I’ve found that with the nature of my work and clients, I frequently end up working in quite a wide range of visual styles and mediums. I like lacing my work with little motifs and themes that stay consistent regardless of overall aesthetic. Like for example, I hide the number 43 in almost all my work, sometimes more obviously, other times it’s nearly impossible to spot… I see the number everywhere in my actual life; the time on the clock, busses going by, number plates etc. I’m not particularly superstitious and it’s never bought me much luck nor woe but it’s a weird confirmation bias I do find comfort in. I like to scatter that, along with other things… eyes and snakes, choice words and sentimental phrases throughout my work… feels like I’m snipping off a small piece of my soul and sticking it to my designs with Pritt stick.

Plus it opens up a fun dialogue with anyone that really looks at my work intensely.

I have no allegiance to the occult but they do say the devils in the details.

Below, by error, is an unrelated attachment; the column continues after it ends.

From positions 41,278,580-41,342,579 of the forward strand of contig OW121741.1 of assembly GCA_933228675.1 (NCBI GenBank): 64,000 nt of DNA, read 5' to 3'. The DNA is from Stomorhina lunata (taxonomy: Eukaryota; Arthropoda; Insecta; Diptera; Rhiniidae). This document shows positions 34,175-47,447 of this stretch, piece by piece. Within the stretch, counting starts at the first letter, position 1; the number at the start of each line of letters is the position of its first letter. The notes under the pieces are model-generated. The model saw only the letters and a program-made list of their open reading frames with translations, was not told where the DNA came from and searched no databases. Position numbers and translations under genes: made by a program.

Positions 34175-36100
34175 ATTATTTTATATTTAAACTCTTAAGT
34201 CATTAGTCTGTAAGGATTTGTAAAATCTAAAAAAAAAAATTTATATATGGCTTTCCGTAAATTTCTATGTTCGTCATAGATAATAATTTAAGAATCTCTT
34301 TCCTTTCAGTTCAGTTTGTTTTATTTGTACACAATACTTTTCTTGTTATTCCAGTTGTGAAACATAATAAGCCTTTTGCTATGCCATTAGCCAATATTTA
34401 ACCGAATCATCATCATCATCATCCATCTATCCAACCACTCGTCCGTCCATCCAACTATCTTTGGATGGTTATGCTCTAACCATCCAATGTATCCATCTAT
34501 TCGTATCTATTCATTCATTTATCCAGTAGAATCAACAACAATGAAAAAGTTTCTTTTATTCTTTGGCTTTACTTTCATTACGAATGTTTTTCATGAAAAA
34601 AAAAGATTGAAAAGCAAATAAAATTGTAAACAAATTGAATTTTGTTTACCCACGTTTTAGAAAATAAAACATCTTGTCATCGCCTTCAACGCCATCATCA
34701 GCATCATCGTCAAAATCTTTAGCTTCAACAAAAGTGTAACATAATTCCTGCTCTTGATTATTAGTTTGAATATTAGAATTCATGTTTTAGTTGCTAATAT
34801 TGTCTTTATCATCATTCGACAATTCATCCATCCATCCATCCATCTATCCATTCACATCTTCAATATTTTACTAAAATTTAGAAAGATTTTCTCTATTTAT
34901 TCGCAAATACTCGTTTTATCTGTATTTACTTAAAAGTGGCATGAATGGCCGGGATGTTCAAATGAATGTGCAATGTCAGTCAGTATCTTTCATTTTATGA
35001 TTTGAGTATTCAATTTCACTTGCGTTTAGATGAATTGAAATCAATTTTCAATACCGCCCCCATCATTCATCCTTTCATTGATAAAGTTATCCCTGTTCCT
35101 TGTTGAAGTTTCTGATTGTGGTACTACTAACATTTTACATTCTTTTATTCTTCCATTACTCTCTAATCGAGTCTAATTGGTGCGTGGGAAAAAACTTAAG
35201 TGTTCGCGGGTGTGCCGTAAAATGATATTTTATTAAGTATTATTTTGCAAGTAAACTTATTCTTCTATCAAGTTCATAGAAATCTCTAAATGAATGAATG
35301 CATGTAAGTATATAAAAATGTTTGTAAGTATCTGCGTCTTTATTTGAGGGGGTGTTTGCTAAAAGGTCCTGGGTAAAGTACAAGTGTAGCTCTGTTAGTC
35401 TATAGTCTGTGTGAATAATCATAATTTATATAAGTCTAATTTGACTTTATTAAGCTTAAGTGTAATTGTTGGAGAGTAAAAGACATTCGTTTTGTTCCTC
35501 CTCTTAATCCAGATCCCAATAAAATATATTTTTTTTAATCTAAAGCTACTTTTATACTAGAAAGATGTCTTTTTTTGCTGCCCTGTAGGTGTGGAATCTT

3. Of your many mediums which is the most consistently satisfying, creatively?

Is it cheating to say collage? I know that the very nature of collage is that multimedia element but I do love finding that nice juxtaposition of paint and photo, text and… crayon? I don’t know, I get bored easily and like to jump about in terms of mediums. A lot of the So Young stuff is very collage-led and that along with the works of artists like Peter Blake and Tadanori Yokoo has been incredibly inspirational. I used to worry so much at uni that I didn’t have a distinct and recognisable style, but I’ve come to love the freedom that my fickleness has allowed me. I’ve been getting into and enjoying experimenting with digital painting recently too, like on the L’objectif EP cover or the poster for Bartees Strange.

4. Tell us a little more about three of your close working relationships with So Young, Chess Club & Edward Zorab and the importance to you of continued collaboration.